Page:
Happy 4th of July, and the refelctions on the eve of my 46th birthday.


As I reflect on this July 4th, the eve of my 46 birthday, I have taken the time to reflect on this past year. The saying it was the worst of times and the best of times was my year pretty much summed up.


My theme song this year is Tubthumping (I get knocked down, I get back up again). As I reflect upon everything that has happened, I realize that my uncle's saying, what doesn't kill you makes you stronger is 100% truthful.


I also realized that without pain, you would never see that beauty in the ashes. We all go through things in life; I genuinely believe that we can help other people. This year completely sums up all of that.


From putting my grandmother into a retirement home on my 45th birthday while dealing with distraught and emotional parents to dealing with a grandmother with Alzheimer's who is not herself; and trying to understand and not make her wrong for it, but finding your way through it all—and losing a parent in the most inhuman way possible 2.5 months later.

This year has been about overcoming and realizing that 45 years of the same story has got me where I am today; you see, the last year has been challenging, but it has also been one of the best years of my life, and I don't say that easily.


Many amazing things have happened; this year has allowed me to get outside my comfort zone, accept new challenges, learn who I AM, and have a complete faith walk at times. Not really understanding what was happening or why I had chosen this path, as somebody who spent most of their childhood being bullied and belittled for who they are, it impacted me throughout the rest of my years.


I didn't even realize how that has affected me until today. I didn't know my dad's constant "you need to eat everything off your plate" or being made to feel wrong about it had affected me.


My dad has instilled in us hard work, dedication, and love for family. I knew that he grew up being the oldest of five, not always a lot of food for the table, and there have been times that my grandfather had gone without so that he could provide for his children. And I knew that drove my dad to make us not waste. I know he always tried to give my brother and me a better life. But with that, it has also brought me 45 years of thinking that I had to clean my plate, and then if I didn't, that was wasteful and made me feel like we were terrible for it.


I realized in the restaurant bathroom this weekend that it was OK if I left food on my plate in 100-degree weather; I wasn't going to take it home. I wasn't going to have it in the car for an hour and a half ride and then bring it back to my brothers. It was OK to leave that food where it was, and I also realized that some of the conversations I was having with my stepson were the same things I had been going through in the past.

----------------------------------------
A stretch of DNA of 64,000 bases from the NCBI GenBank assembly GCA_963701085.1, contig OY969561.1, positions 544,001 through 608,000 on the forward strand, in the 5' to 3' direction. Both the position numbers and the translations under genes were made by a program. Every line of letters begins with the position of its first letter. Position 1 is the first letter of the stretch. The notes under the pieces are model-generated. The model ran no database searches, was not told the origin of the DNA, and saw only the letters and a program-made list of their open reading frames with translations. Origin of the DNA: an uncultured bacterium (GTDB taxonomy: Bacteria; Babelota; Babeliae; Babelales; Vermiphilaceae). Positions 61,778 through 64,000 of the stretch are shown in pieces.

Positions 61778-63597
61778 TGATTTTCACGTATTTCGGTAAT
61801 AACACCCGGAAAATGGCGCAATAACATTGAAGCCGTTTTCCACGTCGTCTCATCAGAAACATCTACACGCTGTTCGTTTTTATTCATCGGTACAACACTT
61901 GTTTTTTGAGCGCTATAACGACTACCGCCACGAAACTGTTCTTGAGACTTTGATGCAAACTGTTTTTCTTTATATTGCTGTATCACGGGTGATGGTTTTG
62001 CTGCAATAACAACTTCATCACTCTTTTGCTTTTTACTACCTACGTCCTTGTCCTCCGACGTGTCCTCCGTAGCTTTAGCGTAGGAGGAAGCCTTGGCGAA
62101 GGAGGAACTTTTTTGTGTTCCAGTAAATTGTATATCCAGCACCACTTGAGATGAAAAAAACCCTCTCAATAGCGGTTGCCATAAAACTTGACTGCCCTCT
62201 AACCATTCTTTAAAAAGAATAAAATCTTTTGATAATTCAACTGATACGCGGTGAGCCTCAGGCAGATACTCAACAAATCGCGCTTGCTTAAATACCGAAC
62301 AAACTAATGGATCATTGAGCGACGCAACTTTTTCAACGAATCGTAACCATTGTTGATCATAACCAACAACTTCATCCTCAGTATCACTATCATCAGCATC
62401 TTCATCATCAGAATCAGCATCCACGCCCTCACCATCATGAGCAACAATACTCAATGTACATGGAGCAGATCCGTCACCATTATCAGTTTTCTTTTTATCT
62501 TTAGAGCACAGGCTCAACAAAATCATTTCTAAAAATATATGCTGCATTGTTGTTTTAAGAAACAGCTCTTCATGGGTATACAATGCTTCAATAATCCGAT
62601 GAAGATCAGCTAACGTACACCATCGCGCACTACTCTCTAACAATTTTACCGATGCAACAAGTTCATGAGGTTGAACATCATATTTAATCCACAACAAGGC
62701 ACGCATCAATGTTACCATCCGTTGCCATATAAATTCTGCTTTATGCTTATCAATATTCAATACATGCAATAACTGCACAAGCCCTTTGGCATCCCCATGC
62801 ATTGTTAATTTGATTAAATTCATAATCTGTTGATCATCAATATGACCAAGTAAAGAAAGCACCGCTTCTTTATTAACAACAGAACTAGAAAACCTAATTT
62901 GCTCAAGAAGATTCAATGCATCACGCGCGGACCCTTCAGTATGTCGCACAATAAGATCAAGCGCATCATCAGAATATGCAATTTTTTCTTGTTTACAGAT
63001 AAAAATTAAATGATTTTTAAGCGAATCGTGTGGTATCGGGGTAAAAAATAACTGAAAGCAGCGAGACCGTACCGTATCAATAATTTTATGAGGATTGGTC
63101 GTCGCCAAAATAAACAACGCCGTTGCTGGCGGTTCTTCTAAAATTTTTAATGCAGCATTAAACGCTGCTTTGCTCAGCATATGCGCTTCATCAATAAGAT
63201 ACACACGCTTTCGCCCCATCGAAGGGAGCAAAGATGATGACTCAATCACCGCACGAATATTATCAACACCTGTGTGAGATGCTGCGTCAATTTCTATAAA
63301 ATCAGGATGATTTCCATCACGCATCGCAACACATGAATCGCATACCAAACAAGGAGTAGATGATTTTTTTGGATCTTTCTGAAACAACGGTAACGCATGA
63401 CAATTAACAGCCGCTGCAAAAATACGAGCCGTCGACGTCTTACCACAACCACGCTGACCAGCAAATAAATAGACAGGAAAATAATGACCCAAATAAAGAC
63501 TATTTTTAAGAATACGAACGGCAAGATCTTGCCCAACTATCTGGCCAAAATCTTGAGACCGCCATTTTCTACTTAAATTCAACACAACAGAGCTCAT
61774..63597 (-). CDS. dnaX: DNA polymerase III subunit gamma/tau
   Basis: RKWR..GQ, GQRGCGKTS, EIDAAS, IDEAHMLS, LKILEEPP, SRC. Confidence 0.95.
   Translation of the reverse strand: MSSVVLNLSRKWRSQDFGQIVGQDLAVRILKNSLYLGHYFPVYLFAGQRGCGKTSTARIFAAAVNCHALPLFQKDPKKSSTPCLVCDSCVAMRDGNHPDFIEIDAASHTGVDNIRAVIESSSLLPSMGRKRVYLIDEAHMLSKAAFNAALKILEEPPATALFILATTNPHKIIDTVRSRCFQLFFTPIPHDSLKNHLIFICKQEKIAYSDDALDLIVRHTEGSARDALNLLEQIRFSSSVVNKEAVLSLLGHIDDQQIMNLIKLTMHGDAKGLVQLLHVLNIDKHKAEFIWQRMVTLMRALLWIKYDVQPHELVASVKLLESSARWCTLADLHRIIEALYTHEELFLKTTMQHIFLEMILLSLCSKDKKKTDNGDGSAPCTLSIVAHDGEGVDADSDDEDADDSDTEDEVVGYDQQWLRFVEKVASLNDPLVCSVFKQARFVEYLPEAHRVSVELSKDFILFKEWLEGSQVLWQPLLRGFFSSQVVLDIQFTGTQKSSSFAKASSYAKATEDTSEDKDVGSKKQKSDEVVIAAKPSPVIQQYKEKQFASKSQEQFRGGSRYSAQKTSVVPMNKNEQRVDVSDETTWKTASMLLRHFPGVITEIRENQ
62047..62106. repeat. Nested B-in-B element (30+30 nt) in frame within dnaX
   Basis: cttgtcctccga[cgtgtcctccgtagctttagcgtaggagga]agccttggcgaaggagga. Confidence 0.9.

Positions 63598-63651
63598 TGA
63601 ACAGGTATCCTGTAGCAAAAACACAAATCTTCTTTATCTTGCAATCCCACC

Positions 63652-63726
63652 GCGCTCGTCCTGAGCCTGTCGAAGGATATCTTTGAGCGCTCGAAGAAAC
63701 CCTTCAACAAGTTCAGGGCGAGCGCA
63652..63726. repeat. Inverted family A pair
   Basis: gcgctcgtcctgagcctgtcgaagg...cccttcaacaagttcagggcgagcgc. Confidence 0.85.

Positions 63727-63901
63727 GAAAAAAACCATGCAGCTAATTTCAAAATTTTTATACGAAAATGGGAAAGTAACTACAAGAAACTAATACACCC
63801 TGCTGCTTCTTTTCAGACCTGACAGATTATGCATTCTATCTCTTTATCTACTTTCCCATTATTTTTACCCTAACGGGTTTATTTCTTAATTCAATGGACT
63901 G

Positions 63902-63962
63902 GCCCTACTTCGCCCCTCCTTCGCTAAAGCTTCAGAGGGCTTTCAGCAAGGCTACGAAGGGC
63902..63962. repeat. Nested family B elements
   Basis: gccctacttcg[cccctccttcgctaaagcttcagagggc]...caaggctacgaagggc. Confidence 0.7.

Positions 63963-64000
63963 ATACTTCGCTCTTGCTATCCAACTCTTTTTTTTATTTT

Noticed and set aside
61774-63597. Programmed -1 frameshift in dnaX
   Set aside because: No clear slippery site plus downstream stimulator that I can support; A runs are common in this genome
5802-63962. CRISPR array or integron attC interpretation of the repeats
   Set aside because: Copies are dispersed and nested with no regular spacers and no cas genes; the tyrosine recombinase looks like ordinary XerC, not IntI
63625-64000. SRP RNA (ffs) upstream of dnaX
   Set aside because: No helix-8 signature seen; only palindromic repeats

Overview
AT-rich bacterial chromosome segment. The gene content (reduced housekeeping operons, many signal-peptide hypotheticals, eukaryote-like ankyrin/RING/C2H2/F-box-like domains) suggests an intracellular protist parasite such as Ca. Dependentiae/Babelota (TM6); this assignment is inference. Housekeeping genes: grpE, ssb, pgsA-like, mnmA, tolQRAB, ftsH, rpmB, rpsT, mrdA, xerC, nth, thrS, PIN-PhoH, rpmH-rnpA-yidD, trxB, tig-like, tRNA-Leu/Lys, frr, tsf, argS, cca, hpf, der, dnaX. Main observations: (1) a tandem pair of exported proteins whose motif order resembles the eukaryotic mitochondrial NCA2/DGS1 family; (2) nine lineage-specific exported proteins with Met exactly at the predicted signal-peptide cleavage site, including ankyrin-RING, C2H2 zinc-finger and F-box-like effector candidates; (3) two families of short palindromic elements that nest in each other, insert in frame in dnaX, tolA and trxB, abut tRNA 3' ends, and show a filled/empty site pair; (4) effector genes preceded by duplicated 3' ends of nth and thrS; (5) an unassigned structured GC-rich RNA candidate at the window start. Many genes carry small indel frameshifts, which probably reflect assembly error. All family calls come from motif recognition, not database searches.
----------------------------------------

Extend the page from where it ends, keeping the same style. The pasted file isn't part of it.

I also realized that over the last 45 years, I just took what life gave me: even though something may be uncomfortable, I could live with it. I learned to live with a lot of things.

This weekend when I was going for a walk with my amazing friend Gina, I realized I had a stone in my shoe, it was uncomfortable. I also realized I had never stopped and taken it out before. I asked her to wait a minute while I took it out; I don't have to live with something being uncomfortable; I have a right to live in complete peace, harmony, and joy, and my shoe can be removed, and I can take out what is bothering me.


It took me 45 years almost 46 years to realize that yes because it's put in front of me doesn't mean I have to accept it. I can choose powerfully to say no thank you.


I also realized this weekend that even know different things have been dealt with me, I can choose powerfully to change that thinking, I can powerfully decide to see that it looks a certain way, and I can choose powerfully tell let go of these moments.


I've taken the last three days off being 100% on social media. I hardly looked at my phone the previous three days, and I can now create where before I was blocked. I don't have to work to prove who I am constantly.


I need to be present in the relationships I have, I need to be present in the conversations that I have, and I need to be present in allowing myself to find joy in everything.

These last three days have been frustrating and beautiful, and when I say frustrating, it is because I'm learning these lessons that I should have caught onto earlier. It's OK, I forgive myself for not catching on sooner, and I also forgive myself for allowing the journey I've been on.


On this day, I give myself freedom because of the things that used to hold me back; the bondages that used to hold me back are no longer holding me back.

I choose to forgive not only myself but also the people who have hurt my dad. I forgive myself for being angry at my parents for not caring for themselves. I see that my anger was a reflection of me because I was not genuinely taking care of myself, yes I would workout, and yes I would go for walks, and yes, I would do different things that my parents weren't doing, but I was just as guilty as they were. I had allowed myself to lose 50 pounds once and gain it back.


So on this Independence Day, I choose to give myself freedom. I choose to let go of the bonds and the chains that have been around me, and I decide to step into the greatness that God has laid out for me. I will no longer let fear stop me from the massive calling on my life. I choose to step into the glory; I choose me.




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